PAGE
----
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January 04, 2008

Comments

Charles Barton

I am not sure why this story has been posted. 10 miles battery range in not very impressive. This is hardly a breakthrough in battery technology for cars.

Marcus

Thats around half the average daily round-trip commute for the USA. Not insignificant it seems to me.

IpsoFacto

Ten mile range -- what a joke. Who is USABC and why did they award a contract for such a tiny battery?

averagejoe

A PHEV-10 might fill a niche as a more affordable, entry level vehicle for the PHEV market, kind of like the role that the early VW rabbits or Honda Civics filled. I certainly would be more willing to pay $20k for PHEV-10 than $30k for a PHEV-40... as long as I had the option to add more battery packs later.

DaveMart

Whether this is impressive or not depends upon how much it costs.
Maybe 10 miles would be limiting for the States, but for many inn Europe and Japan it would do fine.

DaveMart

The article actually says this is complementary to the e-volt work, which is going to have a 40mile battery pack.
So it is a smaller, cheaper package for less demanding applications.

Dannah

I love to hear anything that moves us closer to affordable electric vehicles, but 10 miles isn't far. And just think... As time goes on, it won't even be able to make it 10 miles.

Dannah

I love to hear anything that moves us closer to affordable electric vehicles, but 10 miles isn't far. And just think... As time goes on, it won't even be able to make it 10 miles.

DaveMart

The fall-off of performance with repeated charging cycles is a lot better with some of the new generation batteries, I don't have information to hand on this specific one, but hopefully it should keep most of it's performance for many years.
What I find interesting in this proposal is that presumably it is a series hybrid, which can greatly simplify the powertrain, so it should not have to have much maintenance and that the cost of the batteries should be reasonable.
I am not sure if this is a fast-charge battery, but if you had charging facilities at work then you could double the range in a day for most commutes.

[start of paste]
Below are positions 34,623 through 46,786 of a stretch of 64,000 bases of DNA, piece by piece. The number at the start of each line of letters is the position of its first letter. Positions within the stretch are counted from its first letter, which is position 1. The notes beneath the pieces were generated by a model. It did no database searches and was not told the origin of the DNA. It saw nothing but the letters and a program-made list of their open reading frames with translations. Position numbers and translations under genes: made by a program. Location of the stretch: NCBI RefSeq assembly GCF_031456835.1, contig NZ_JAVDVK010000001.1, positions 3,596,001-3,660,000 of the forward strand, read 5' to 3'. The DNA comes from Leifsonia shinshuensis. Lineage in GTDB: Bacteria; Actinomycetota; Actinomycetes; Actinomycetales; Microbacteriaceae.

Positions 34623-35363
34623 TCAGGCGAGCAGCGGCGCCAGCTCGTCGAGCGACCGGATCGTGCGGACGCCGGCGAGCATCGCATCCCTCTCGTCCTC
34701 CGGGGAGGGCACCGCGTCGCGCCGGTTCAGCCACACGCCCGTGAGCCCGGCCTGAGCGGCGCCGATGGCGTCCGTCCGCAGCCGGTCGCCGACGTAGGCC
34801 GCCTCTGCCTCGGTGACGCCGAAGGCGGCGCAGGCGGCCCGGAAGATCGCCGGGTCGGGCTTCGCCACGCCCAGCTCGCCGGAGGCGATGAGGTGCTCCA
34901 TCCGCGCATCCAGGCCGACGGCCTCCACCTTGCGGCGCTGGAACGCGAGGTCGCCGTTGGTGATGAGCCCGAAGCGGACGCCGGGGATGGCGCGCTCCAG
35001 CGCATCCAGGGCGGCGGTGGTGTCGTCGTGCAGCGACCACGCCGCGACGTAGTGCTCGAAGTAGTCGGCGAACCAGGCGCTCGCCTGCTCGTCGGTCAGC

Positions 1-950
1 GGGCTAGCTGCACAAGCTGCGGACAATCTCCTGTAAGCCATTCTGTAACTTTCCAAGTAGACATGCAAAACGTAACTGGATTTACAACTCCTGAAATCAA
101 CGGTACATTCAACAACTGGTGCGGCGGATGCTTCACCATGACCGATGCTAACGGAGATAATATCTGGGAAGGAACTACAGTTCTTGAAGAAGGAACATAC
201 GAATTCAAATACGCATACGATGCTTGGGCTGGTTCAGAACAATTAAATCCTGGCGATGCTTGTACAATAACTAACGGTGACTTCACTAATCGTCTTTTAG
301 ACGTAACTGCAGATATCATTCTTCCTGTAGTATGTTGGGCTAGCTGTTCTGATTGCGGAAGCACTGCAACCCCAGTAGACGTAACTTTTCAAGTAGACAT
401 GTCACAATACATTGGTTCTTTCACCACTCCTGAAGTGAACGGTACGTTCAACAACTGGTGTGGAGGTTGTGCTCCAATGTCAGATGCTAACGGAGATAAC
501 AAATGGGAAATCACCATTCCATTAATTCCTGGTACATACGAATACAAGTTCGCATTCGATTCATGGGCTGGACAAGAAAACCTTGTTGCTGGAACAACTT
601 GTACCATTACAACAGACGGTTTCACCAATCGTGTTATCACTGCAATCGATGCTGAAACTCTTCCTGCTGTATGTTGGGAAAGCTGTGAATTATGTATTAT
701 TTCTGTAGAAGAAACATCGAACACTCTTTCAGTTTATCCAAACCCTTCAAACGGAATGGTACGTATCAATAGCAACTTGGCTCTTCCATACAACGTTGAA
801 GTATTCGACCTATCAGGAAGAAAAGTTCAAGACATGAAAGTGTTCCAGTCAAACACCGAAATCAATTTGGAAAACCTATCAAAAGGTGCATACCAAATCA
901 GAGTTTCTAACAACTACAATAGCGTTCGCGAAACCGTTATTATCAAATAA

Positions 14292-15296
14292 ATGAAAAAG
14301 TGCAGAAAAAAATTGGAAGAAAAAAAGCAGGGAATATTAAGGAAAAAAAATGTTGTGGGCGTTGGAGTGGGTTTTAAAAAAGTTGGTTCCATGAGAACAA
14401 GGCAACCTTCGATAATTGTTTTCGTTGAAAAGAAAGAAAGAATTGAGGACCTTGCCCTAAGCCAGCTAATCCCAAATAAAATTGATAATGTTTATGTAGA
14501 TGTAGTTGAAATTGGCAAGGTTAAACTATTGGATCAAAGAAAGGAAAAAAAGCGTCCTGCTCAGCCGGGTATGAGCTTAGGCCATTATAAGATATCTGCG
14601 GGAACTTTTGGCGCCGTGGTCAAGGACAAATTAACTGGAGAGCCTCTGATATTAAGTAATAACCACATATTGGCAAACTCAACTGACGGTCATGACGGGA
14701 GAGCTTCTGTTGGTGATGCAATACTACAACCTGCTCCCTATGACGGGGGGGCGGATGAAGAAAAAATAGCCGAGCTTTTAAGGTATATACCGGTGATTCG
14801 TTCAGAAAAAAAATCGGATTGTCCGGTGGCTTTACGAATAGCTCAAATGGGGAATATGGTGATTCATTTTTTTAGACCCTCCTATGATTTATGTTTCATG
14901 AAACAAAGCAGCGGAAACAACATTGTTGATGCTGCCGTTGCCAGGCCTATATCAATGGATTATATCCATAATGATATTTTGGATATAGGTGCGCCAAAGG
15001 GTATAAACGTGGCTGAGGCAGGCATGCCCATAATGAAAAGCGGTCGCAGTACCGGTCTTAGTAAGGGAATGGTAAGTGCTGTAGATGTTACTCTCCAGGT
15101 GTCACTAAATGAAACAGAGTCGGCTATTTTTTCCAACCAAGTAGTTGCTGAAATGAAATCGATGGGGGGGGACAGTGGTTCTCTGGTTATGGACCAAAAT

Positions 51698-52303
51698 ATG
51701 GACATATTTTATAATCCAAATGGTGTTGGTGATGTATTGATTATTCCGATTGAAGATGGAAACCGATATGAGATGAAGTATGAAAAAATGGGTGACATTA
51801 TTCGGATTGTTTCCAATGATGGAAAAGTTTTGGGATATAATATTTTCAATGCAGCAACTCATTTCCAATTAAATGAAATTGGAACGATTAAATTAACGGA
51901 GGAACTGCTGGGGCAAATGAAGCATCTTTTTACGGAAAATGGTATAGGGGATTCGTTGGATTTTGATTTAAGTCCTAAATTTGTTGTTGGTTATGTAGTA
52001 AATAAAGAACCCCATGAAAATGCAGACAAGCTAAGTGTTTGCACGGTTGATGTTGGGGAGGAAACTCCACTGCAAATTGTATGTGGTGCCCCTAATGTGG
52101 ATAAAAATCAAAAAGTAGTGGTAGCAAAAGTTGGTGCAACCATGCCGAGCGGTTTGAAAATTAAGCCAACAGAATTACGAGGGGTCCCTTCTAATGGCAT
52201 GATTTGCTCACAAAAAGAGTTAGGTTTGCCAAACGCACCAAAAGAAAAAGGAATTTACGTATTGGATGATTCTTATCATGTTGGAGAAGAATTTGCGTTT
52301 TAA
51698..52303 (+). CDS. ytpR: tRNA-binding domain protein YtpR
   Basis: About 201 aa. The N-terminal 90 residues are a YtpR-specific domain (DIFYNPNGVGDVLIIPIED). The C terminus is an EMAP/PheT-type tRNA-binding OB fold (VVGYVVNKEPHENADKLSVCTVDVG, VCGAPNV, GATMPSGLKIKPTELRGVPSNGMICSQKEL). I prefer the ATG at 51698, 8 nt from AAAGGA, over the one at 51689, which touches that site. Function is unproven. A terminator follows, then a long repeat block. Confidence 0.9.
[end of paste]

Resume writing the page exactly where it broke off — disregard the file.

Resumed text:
bigTom

"but if you had charging facilities at work then you could double the range in a day for most commutes."

I've been presuming that most bosses will not want to subsidize their employees driving in this manner (at least mine would be unlikely to do so). The backup approach would be roof & hood mounted PV, which would probably be reasonably well matched to a 10mile battery. On vehicle PV is probably not yet economic, but that may change within a few years.

Michael Spencer

On the positive, it could be useful as a source of power for starting from a stop and stopping in the form of regenerative braking and cutting back on fuel consumed, being light in weight and making a vehicle more efficient.

DaveMart

bigTom, our friends over at 'The Oil Drum' have convinced me that the days of cheap oil and natural gas are over (I am a hard sell!) and I really don't see gas being cheap again.
In that environment then the provision of charging points in many locations would perhaps become mandatory in many places, and the cost would be nothing remotely like that for the hypothetical hydrogen economy.
Companies would not really need to subsidise the actual power, as it is so cheeap anyway compared to buying gas.

Cyril R.

On vehicle PV is probably not yet economic, but that may change within a few years.

I'd imagine installation would be a very low cost in high volume automated production, integrated in the design. Vehicle Integrated PV, or "VI-PV"? Hmm.

And, correct me if I'm wrong, but an inverter device wouldn't be necessary for directly charging the battery in the car right? So that could be a significant cost advantage as well.

Thinfilms are lightweight but have poor efficiency for vehicles. Multi-junction is very efficient but way too expensive. Low cost, lightweight, high efficiency PV would be ideal. There's interesting developments going on in nano-silicon and nano-carbon which may lead to a suitable PV technology for automotive applications in the future.

If such a car is parked in the sun the entire weekend, then maybe it's enough for the monday commute. Finally something positive about mondays :)

eğlence

very nice topic but i hate it. :()

Stephen Boulet

My commute is fortunately under 10 miles, so I would find this interesting. It's important to get plug-ins out in the marketplace to build up mindshare, and you gotta start somewhere.

Stephen_B

GreenPlease

I'd like to see such the in-vehicle packaging be standardized with provisions to add extra batteries simply by "plugging" them in. This would be similar to the way the ATX format allows for add-in cards to simply be "plugged" in.

Battery costs will go down with volume production. No doubt. The problem is that in order to reach such a volume the price has to be reasonable! Chicken and egg problem.

This can be overcome by offering PHEVs with short ranges initially. Maybe 10 miles as posited here. The high cost of the battery (probably $1-2/Wh) would be partially masked by its relatively small size. Later on, the user could swap in three more batteries (with prices probably at $.25/Wh) to achieve a 40 mile range.

mds

BigTom,
What if you separately meter the power used by your car and reimburse your boss? Would he object to that?

Battery Supplier

Nice piece, More info from you please!

Batteries

Very informative and well written. It'll be interesting to see the developments in the coming years!.

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Batteries/Hybrid Vehicles